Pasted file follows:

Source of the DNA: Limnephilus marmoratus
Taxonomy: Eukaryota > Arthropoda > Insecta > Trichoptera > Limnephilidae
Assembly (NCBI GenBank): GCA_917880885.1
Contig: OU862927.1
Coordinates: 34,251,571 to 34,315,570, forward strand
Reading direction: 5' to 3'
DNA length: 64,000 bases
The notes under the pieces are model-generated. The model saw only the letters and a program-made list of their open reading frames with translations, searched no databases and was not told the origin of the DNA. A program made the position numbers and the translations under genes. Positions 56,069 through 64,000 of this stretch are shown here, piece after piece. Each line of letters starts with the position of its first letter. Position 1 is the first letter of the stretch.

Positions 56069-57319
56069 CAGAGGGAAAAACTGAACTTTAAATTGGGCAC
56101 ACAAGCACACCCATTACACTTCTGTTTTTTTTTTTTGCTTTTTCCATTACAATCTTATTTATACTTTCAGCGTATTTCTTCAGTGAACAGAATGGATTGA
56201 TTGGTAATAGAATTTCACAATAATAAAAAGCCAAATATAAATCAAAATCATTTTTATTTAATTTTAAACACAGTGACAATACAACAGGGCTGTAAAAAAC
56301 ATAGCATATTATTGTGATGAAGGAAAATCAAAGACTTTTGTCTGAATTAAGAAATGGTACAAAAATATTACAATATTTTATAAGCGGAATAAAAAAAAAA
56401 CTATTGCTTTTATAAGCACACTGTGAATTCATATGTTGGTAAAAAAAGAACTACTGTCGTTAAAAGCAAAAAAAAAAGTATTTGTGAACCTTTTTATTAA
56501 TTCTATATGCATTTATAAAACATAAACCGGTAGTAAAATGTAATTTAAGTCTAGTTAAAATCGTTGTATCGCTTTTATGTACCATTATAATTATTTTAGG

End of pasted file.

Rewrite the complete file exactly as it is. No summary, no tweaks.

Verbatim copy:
Source of the DNA: Limnephilus marmoratus
Taxonomy: Eukaryota > Arthropoda > Insecta > Trichoptera > Limnephilidae
Assembly (NCBI GenBank): GCA_917880885.1
Contig: OU862927.1
Coordinates: 34,251,571 to 34,315,570, forward strand
Reading direction: 5' to 3'
DNA length: 64,000 bases
The notes under the pieces are model-generated. The model saw only the letters and a program-made list of their open reading frames with translations, searched no databases and was not told the origin of the DNA. A program made the position numbers and the translations under genes. Positions 56,069 through 64,000 of this stretch are shown here, piece after piece. Each line of letters starts with the position of its first letter. Position 1 is the first letter of the stretch.

Positions 56069-57319
56069 CAGAGGGAAAAACTGAACTTTAAATTGGGCAC
56101 ACAAGCACACCCATTACACTTCTGTTTTTTTTTTTTGCTTTTTCCATTACAATCTTATTTATACTTTCAGCGTATTTCTTCAGTGAACAGAATGGATTGA
56201 TTGGTAATAGAATTTCACAATAATAAAAAGCCAAATATAAATCAAAATCATTTTTATTTAATTTTAAACACAGTGACAATACAACAGGGCTGTAAAAAAC
56301 ATAGCATATTATTGTGATGAAGGAAAATCAAAGACTTTTGTCTGAATTAAGAAATGGTACAAAAATATTACAATATTTTATAAGCGGAATAAAAAAAAAA
56401 CTATTGCTTTTATAAGCACACTGTGAATTCATATGTTGGTAAAAAAAGAACTACTGTCGTTAAAAGCAAAAAAAAAAGTATTTGTGAACCTTTTTATTAA
56501 TTCTATATGCATTTATAAAACATAAACCGGTAGTAAAATGTAATTTAAGTCTAGTTAAAATCGTTGTATCGCTTTTATGTACCATTATAATTATTTTAGG